Fears of violence if far-right group marches against Asians

By Lincoln Tan

Kyle Chapman leads a march on 'White Pride World wide Day' in Christchurch in 2009. Photo / File
Kyle Chapman leads a march on 'White Pride World wide Day' in Christchurch in 2009. Photo / File

Police are concerned that a clash of rallies against a far-right Christchurch group's anti-Asian stance could end in violence.

"We can always anticipate and expect problems when people are in direct conflict, but we will take every step to minimise any harm and ensure the safety of everyone," said Superintendent Wally Haumaha, general manager Maori Pacific and Ethnic Services.

"We will do whatever it takes to ensure that Asian communities are well protected, and have the right to be safe within their respective communities."

The Right Wing Resistance, led by former National Front leader Kyle Chapman is planning an Anti-Asian rally to protest against mass Asian immigration, which he claimed "stole jobs" and "destroyed white New Zealand culture and heritage".

At least two counter rallies are being organised, through Facebook, with over a thousand people already signed up to attend.

Police ethnic advisory board member Susan Zhu, who is helping to promote the marches, said she saw them as a good way to "promote support for multiculturalism and diversity".

An organiser said the date for both marches will be on the same day as the Right Wing Resistance rally, which has not yet been set.

"Through this counter march I hope the Government, media, public and the world will see that the average Kiwi are willing to stand up against racism and fascism," he said.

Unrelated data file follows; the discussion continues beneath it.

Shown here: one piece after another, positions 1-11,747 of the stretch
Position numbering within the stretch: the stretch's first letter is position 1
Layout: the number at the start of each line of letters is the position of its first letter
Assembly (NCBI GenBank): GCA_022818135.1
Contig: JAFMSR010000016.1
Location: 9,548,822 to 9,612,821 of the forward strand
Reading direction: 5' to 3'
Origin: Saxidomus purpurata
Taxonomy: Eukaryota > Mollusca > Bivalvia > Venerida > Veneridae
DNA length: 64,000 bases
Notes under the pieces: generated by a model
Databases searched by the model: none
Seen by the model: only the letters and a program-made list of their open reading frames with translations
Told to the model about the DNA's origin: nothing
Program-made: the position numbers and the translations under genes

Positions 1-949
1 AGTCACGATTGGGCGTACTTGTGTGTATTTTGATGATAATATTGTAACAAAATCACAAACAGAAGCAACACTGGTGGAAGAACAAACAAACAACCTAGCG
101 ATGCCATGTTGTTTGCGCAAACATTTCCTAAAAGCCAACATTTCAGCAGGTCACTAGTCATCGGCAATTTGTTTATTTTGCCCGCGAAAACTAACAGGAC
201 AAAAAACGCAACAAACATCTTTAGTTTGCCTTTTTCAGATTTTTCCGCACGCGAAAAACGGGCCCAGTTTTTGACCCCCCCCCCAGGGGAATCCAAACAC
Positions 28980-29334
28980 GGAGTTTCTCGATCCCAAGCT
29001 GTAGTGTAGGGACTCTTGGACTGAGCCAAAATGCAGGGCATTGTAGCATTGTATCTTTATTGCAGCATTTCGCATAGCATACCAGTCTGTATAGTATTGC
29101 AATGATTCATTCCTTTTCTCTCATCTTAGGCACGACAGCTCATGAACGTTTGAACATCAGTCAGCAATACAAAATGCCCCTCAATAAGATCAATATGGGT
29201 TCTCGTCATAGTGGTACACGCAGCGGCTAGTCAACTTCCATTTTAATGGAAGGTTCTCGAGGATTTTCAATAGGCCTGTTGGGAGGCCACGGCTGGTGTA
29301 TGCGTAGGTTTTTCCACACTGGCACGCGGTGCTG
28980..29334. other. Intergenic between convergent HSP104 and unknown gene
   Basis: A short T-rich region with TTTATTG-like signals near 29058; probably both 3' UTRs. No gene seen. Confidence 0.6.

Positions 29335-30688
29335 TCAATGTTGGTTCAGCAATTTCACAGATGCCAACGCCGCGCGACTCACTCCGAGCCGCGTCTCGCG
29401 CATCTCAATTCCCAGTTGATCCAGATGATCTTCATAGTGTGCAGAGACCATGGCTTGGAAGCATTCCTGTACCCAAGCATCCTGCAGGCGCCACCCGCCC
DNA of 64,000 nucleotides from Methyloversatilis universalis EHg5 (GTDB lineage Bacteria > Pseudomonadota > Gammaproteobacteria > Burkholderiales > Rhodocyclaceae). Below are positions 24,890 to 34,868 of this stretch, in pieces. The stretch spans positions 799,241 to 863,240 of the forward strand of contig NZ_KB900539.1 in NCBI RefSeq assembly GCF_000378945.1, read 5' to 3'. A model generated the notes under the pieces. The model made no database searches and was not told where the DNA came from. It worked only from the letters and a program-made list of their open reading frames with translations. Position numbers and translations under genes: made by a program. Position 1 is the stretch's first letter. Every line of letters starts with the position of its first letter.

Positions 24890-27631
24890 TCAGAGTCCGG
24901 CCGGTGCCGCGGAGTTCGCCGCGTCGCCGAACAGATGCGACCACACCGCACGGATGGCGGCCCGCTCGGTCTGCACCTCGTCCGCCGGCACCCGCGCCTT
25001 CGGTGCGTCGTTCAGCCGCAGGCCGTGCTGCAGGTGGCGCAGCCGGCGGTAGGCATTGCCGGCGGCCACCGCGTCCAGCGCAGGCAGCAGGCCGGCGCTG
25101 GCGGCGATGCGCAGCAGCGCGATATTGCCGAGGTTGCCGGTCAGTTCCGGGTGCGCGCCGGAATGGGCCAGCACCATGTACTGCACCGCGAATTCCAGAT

"Kyle Chapman and his outfit should be classed as criminals for inciting racism and hate."

Susan Zhu, a police ethnic advisory board member, who is helping to promote the counter marches said they are an opportunity "to promote diversity and multiculturalism".

But Manying Ip, a professor of Asian studies at the University of Auckland, is advising organisers to "think more carefully" about going ahead with their plans.

"It will just put everyone in a situation where emotions can easily get out of control and where violence could erupt," she said.

"We should be getting our message out to thinking New Zealanders, rather than waste our time on these fascists."

Professor Ip added: "Most thinking New Zealanders are on our side, no one wants the country to be divided or be set by ethnic hatred. So, we should refrain from doing anything that play into the hands of these guys."

Asoka Banayake, spokeswoman for the Auckland Council ethnic panel is advising those who have concerns about their safety to go to the police, rather than take to the streets.

The panel, which is holding its first public forum today, is expecting fear and anger arising from the claims of an Asian invasion to be a hotly discussed topic.

More than half a dozen Facebook pages, mostly against the far right group and its leader Kyle Chapman, have also sprouted in the last 48 hours on the social networking site.

Titles include "Kiwis against anti-Asian racists", "F**k Kyle Chapman" and "Kyle Chapman - NZ's No 1 biggot".

"This makes me sick...please guys, spread the word that Kyle Chapman and his minions are a small minority in NZ. I am personally offended as a Caucasian NZer to be associated with such behaviour," said Ashleigh Pope in one post.

"New Zealand White people weren't even first to NZ. Maori were. This is stupid and blunt racism," posted another, Trina Marie MacMillan.

- NZ Herald

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